Every Friday night when his four children were growing up, after Shabbat candle lighting and blessings, Robert “Bob” Latz would sit down with his family in the kitchen to ask how their week had been.
Latz — a civil rights lawyer and four-term state representative — usually kept work separate from home life. But even the family’s furniture reflected his commitment to equality, as Latz’s children would recall decades later.
“We had a round table in our kitchen, so everyone had an equal view of everyone else,” said Ron Latz. “We all participated in robust discussions about whatever was going on.”
Bob Latz died peacefully of old age on April 19. He was 91.
Latz was a giant of the Minneapolis Jewish community and a stalwart member of the Democratic-Farmer-Labor (DFL) party, with a career that ranged from co-authoring Minnesota’s 1961 Fair Housing Law to serving as one of the first Jewish regents at the University of Minnesota.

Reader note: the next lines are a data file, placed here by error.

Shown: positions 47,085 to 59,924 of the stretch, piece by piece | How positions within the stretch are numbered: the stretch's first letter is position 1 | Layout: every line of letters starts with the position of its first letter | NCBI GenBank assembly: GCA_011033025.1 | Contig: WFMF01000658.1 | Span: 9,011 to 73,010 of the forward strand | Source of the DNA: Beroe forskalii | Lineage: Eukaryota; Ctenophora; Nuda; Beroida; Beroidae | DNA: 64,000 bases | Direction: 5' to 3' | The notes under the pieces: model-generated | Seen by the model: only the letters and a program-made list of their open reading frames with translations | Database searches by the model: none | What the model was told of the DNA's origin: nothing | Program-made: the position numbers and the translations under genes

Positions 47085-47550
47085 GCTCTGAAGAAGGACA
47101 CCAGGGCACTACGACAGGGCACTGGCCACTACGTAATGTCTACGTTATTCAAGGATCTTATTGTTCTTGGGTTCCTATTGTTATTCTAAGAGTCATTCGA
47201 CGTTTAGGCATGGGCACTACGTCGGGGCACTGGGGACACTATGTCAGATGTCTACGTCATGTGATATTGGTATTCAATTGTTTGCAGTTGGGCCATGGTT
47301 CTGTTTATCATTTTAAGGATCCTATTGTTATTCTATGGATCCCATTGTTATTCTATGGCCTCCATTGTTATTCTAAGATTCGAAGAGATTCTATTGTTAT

But even as he grew an impressive resume, Latz’s family remembered him as an attentive husband, father, and grandfather who always put family first and invented spontaneous puns mid-conversation to make people laugh.
“Dad was really the patriarch of the family — not just our family, but even of his own family,” said Shari Latz Rothman, the youngest of Latz’s children. “His father passed away when he was 18. And from that moment on, he became in a lot of ways the caregiver for his mom and his siblings…his older brother was deaf and he had five sisters.”
The key to Latz’s success, in work and with family, was his deep love for Carolyn, his wife of 60 years.
“We could not have excelled or even kept the family unit together, where we all talk regularly if it had not been for mom and dad,” said Mickey Latz. They gave their children “the support and the confidence to be able to help each other, and also want to continue being close to family.”